The Humane Society of Marion County has some special guests who will soon be ready for forever homes.
The new guests are 15 beagle puppies from a pool of 4,000 beagles given to the Humane Society of the United States (HSUS) by Envigo RMS.LLC, operator of a breeding facility in Cumberland, Virginia. This delivery was made pursuant to a July consent decree following inspections by the US Department of Agriculture and a criminal search warrant executed by the US Department of Justice.
The Justice Department found no humane care was provided and cited violations of the federal Animal Welfare Act at the facility, including a lack of adequate housing, food, sanitation, and veterinary care for the dogs, which were bred for research purposes. according to a report. Department of Justice press release.
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Envigo “has agreed to a permanent ban on engaging in any activity at its facility in Cumberland, Virginia, that requires an Animal Welfare Act (AWA) license,” the DOJ press release states.
The HSUS contacted shelter partners across the country to disperse the beagles. In all, 76 rescue locations in 26 states, including the HSMC here, stepped up to help find homes for the dogs.
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HSMC Director Eddie Leedy recently drove his organization’s van to Cumberland, Virginia, to pick up the dogs.
Leedy said the beagles were identified at the kennel by letters tattooed on their ears, but all the dogs here now have names like Grommet, Mr. Peabody, Shiloh and Garfunkel.
The beagles in Ocala are 7 months old and weigh between 19 and 26 pounds.
HSMC lead vet tech Kim Bice said the dogs will be held for several days to check for any health issues.
Leedy said HSMC staff will also help socialize and build the dogs’ stamina and muscles.
HSMC volunteer Marcia Lape called the beagles cute.
Leedy said beagle adoptions will begin next month and will be on a first-come, first-served basis. She pointed out that there are still many other breeds of dogs and cats available ready for adoption at the no-kill shelter.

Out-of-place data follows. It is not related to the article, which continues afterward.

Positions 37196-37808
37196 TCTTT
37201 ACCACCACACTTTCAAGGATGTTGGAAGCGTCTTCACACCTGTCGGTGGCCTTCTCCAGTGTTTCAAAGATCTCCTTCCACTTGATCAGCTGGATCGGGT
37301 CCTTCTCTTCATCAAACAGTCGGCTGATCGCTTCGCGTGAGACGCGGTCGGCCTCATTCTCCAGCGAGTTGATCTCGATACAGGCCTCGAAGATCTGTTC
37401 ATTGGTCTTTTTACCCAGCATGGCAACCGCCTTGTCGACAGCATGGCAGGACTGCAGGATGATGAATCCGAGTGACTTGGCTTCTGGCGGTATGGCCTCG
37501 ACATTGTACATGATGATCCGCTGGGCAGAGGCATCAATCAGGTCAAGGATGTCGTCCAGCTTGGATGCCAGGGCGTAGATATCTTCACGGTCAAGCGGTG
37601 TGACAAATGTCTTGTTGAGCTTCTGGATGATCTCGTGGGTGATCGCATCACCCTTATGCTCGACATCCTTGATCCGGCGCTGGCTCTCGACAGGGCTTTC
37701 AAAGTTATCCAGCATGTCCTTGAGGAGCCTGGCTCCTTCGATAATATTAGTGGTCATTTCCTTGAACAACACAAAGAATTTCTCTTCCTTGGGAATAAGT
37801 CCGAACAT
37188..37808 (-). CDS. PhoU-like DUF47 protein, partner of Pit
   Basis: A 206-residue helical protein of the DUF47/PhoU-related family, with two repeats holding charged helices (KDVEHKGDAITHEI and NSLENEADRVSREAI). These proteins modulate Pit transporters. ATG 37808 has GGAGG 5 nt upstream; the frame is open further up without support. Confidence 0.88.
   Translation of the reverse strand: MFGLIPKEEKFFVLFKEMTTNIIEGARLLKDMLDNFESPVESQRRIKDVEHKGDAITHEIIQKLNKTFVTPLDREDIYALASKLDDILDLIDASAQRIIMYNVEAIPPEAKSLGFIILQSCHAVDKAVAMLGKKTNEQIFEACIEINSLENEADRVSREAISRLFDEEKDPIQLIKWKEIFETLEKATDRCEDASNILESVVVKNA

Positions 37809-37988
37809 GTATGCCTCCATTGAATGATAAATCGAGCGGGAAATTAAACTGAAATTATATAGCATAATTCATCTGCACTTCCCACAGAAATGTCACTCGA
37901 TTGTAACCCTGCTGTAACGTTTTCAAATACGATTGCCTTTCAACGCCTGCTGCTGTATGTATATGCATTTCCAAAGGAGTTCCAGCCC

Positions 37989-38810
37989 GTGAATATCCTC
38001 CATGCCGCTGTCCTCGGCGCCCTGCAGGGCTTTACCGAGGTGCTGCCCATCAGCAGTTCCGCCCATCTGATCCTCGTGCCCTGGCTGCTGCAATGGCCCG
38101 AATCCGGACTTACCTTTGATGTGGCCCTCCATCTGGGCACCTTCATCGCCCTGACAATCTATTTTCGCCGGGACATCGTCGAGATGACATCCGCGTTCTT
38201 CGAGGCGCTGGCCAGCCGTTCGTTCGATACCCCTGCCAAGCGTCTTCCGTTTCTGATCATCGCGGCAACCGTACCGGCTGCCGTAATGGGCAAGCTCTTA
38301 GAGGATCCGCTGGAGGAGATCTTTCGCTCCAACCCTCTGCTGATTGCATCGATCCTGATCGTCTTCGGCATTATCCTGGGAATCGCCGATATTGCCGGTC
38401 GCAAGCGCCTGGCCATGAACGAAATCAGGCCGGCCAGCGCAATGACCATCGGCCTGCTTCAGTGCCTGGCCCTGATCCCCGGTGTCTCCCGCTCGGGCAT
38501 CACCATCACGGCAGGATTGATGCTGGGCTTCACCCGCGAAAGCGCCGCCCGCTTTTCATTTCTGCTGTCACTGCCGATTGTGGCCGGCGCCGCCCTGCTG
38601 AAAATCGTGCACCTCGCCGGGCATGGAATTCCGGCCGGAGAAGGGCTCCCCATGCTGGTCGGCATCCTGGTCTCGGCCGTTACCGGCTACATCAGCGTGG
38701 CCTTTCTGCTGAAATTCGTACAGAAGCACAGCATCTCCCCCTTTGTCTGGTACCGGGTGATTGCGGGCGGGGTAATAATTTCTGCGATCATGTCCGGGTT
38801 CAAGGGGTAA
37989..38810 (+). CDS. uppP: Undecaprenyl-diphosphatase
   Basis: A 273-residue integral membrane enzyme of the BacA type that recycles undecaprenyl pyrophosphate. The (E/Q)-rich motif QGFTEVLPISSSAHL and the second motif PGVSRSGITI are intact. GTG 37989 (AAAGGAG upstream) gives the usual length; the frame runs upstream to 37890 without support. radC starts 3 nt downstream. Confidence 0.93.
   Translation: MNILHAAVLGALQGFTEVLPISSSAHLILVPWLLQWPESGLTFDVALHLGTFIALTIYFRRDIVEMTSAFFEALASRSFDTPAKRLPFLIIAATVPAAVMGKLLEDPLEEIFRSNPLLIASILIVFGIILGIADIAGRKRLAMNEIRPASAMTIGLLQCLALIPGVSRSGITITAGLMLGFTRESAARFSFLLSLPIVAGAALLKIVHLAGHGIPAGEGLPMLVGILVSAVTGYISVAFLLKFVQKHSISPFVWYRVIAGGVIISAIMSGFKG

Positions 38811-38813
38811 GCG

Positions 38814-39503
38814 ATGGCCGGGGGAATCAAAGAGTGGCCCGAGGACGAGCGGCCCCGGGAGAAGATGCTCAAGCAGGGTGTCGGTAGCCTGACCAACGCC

Beagles used for research purposes.
Kate MacFall, Florida HSUS Senior State Director, provided information on live animal testing.
“Sadly, about 60,000 dogs like these beagles are used in government-owned labs, private industry, universities and other institutions each year. At any one time, about 30,000 dogs are in kennels, like where these dogs come from.” , which supply these labs,” MacFall said in an email.
“Available non-animal methods are proving superior to animal testing in terms of predicting toxic effects in humans. These approaches are often faster and less expensive than animal testing, and are becoming increasingly sophisticated.” he wrote, in part.
An associate professor at Northeastern University stated in a July article available on news.northeastern.edu that “beagles are preferred (for animal testing) because they are small and docile” and because there is “historical data on that species” to compare.
A PETA ‘Eyewitness Investigation’
The rescue of the beagles from the Envigo facility was a joint effort of animal rights groups and government agencies.
Daniel Paden, vice president of evidence analysis at People for the Ethical Treatment of Animals (PETA), stated in a related email and phone interview that a PETA “eyewitness investigation” inside the Envigo hatchery helped reveal the plight of beagles.
“(E)workers deliberately starved lactating mothers, workers without veterinary credentials cut puppies from the abdomens of sedated dogs before euthanizing the mothers, and more. Over the course of the investigation, our witness found more than 360 dead pups among their littermates and live mothers,” he wrote.
“In October 2021, PETA filed a complaint with the US Department of Agriculture, prompting the agency to conduct multi-day inspections of the facility that month and in November 2021. They found that dogs with festering leg sores and other painful conditions were denied veterinary care. watch out, the puppies died after falling into a drain, and more,” Paden said.
Paden stated that 48 of the 74 citations for violations of the Animal Welfare Act (AWA) over a 10-month period “came from inspections prompted by the evidence and complaint of PETA’s investigation, and it was those citations in which the The US Department of Justice based its historic complaint on getting the dogs released.”
PETA took in 25 of the rescued dogs for adoption. Paden said she had the opportunity to interact with the rescued beagles, describing them as somewhat shy at first but soon “eager to please.”
A voicemail message left with Envigo was not immediately returned.
Meanwhile, Leedy is ready for the expected rush of people who want to adopt one of the beagles. She will post an announcement on the organization’s website, thehsmc.org, in early September when adoptions become available, she said.